like Maniac said everything effects the sound of a headphone as well as what it's like to live with. When I say everything effects a headphone I mean everything, even down to air humidity and temperature. There's a range of driver types that come in different sizes,shapes, pros and cons, and power requirements. Some of the driver types are dynamic cone (Most common loud speaker type), planar magnetic, electrostatic, Balanced armature, and even radical plasma loud speakers. Each will sound different and each has hurdles to over come before they react and perform like we want them to. Drivers are only one facet of a headphone there's much more than just what produces the sound.

 

Comfort is a huge aspect of a headphone as well as build quality and over all aesthetics. No one wants a something that will break, make their ears hurt or look terrible. depending on how long your listening sessions are comfort could be a huge problem or asset. I my self listen to my LP2's all day at work and when I take them off at the end of the day I have no ear fatigue what so ever. I've had past headphones crumble in my hands they were so fragile and it's really disappointing to see.

 

A Headphone is a good exercise in ergonomics, material science and technical prowess, when all three come together you have something you can call a headphone.

post #21 of 25
Quote:
Originally Posted by Winegums View Post

like Maniac said everything effects the sound of a headphone as well as what it's like to live with. When I say everything effects a headphone I mean everything, even down to air humidity and temperature. There's a range of driver types that come in different sizes,shapes, pros and cons, and power requirements. Some of the driver types are dynamic cone (Most common loud speaker type), planar magnetic, electrostatic, Balanced armature, and even radical plasma loud speakers. Each will sound different and each has hurdles to over come before they react and perform like we want them to. Drivers are only one facet of a headphone there's much more than just what produces the sound.

 

Comfort is a huge aspect of a headphone as well as build quality and over all aesthetics. No one wants a something that will break, make their ears hurt or look terrible. depending on how long your listening sessions are comfort could be a huge problem or asset. I my self listen to my LP2's all day at work and when I take them off at the end of the day I have no ear fatigue what so ever. I've had past headphones crumble in my hands they were so fragile and it's really disappointing to see.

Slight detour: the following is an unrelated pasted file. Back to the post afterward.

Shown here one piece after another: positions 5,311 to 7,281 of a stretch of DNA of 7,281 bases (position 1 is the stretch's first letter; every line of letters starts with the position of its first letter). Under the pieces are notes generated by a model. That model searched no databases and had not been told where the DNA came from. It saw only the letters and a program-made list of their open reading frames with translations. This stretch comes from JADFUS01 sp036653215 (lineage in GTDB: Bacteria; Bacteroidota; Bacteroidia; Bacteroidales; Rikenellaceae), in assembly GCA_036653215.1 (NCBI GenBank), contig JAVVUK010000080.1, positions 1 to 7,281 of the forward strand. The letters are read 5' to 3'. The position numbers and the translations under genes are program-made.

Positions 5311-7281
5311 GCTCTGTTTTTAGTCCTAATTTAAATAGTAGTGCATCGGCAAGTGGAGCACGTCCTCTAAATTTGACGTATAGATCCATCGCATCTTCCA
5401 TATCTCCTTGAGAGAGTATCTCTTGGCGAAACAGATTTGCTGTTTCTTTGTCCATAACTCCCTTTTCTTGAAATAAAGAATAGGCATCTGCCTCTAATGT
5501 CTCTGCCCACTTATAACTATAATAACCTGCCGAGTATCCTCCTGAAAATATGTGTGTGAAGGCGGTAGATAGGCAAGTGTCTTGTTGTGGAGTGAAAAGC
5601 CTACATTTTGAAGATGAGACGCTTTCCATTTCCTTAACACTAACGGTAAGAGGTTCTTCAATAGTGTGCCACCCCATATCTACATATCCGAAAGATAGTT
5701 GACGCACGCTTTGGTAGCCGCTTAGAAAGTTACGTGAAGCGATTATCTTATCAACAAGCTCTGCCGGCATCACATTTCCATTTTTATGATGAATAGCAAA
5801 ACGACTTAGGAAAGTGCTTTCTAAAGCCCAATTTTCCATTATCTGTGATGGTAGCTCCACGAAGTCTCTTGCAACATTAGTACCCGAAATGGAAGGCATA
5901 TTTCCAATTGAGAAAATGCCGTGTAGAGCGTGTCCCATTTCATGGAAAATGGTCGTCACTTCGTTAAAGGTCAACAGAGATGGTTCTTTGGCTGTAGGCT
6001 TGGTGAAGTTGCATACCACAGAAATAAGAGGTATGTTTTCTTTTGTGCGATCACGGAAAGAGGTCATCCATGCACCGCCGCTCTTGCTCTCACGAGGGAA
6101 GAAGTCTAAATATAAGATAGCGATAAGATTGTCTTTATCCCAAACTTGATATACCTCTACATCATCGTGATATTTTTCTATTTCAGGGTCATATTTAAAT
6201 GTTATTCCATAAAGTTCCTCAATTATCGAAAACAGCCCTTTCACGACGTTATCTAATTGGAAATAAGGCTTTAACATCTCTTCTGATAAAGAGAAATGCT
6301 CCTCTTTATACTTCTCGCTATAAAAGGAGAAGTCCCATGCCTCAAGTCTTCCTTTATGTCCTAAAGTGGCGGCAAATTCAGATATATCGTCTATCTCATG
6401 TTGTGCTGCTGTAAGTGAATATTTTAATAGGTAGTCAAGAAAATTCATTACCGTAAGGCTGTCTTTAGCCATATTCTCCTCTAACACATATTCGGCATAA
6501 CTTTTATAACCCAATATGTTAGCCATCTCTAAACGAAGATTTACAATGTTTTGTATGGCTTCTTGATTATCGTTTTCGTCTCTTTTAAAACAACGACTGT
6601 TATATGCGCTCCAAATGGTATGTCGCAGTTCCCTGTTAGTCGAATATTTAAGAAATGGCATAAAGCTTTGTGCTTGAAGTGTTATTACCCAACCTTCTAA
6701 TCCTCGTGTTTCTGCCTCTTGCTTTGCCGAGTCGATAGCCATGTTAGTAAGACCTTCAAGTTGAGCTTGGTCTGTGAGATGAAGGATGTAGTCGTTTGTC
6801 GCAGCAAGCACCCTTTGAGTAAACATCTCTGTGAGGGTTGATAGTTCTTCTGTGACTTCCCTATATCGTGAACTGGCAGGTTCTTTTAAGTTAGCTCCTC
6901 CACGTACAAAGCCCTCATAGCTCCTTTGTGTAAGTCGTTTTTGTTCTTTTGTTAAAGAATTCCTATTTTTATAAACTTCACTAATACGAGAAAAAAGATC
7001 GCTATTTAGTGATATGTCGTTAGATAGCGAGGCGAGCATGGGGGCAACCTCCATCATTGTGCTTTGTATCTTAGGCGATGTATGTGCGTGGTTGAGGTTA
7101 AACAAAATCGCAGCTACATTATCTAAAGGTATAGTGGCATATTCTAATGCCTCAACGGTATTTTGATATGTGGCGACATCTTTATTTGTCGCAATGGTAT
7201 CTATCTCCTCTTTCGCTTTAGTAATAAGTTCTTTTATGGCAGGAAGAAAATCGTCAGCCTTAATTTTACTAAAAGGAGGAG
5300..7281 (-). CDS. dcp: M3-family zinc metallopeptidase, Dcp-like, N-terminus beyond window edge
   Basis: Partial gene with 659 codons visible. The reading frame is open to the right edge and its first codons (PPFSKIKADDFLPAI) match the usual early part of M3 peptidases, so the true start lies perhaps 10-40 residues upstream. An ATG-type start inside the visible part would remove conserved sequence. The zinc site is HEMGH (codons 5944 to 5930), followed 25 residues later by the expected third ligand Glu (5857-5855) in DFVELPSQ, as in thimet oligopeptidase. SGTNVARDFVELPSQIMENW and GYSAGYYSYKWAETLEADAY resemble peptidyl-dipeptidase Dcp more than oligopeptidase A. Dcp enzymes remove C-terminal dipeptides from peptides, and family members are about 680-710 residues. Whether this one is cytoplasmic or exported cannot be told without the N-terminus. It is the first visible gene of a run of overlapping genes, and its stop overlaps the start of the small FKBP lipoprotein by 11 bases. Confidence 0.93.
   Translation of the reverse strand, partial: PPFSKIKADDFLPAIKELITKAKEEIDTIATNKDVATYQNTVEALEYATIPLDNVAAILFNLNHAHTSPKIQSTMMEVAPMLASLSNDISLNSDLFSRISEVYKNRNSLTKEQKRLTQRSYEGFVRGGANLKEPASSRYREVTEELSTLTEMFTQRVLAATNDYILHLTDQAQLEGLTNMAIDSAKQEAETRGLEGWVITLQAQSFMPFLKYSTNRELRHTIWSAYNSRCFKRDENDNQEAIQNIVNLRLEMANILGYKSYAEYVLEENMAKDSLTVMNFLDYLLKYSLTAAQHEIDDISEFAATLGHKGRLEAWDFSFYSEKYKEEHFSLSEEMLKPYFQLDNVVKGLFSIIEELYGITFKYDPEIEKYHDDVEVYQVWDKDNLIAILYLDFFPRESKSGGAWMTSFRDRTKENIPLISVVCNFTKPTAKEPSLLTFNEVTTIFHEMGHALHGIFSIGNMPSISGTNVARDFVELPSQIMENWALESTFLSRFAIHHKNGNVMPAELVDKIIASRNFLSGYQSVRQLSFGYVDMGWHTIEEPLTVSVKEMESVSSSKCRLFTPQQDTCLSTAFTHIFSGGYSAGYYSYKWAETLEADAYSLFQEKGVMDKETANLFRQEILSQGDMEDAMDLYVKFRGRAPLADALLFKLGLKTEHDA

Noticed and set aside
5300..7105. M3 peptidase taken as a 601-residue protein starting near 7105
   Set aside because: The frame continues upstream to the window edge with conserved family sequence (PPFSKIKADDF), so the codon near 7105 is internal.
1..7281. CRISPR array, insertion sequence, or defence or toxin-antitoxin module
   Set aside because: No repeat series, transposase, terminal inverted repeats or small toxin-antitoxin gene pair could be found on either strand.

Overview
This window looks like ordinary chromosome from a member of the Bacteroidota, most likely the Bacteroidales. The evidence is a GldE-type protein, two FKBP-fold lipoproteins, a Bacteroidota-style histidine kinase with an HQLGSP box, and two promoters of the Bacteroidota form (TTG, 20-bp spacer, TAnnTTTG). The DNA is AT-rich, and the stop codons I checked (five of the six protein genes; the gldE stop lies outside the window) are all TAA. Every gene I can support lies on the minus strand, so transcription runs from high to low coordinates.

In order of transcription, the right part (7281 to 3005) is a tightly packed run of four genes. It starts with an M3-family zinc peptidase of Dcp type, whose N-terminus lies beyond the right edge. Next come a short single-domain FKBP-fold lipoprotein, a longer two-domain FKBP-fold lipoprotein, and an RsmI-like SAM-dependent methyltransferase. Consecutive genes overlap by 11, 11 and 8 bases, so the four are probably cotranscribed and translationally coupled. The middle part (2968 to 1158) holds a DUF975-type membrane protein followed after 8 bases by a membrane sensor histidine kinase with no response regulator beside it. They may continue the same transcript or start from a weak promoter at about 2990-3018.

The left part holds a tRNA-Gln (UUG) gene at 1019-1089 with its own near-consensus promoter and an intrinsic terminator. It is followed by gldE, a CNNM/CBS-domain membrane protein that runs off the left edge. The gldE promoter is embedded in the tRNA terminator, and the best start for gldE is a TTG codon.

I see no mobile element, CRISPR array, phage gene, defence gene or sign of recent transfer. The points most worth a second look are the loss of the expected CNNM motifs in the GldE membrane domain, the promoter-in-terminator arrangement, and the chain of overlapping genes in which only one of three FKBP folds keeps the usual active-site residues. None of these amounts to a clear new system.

A Headphone is a good exercise in ergonomics, material science and technical prowess, when all three come together you have something you can call a headphone.

 

i thought rocket science was hard.

post #22 of 25
Quote:
Originally Posted by meyner View Post

 

i thought rocket science was hard.

Rocket Science is actually pretty easy.

post #23 of 25
Quote:
Originally Posted by Beagle View Post

 

They did random tests on coyotes and deer with different high end headphones and they did not indicate any preference for any particular model.

Good to know now I can rest easy in getting the HE-500 for my pet dear instead of a HD 800 or Stax SR009 knowing he'll be just as happy thanks you!

post #24 of 25

It all comes down to magnet quality, refinement of the voice coil, driver material/quality, inner ear-cup dimensions, and damping.

Quickest example I can think of, titanium coated drivers. They all sound terrible to me because the metal has a tendency to make highs sound shrill. I'm looking at you ultrasone.


Edited by PanamaHat - 7/24/13 at 11:59pm
post #25 of 25

Yeah metallic drivers, when done wrong they can sound shrill. Good examples are some cheapo studio monitors, such as Behringer B2030's.

 

But when done right (Beyerdynamic DT48) they can sound incredibly realistic. IMO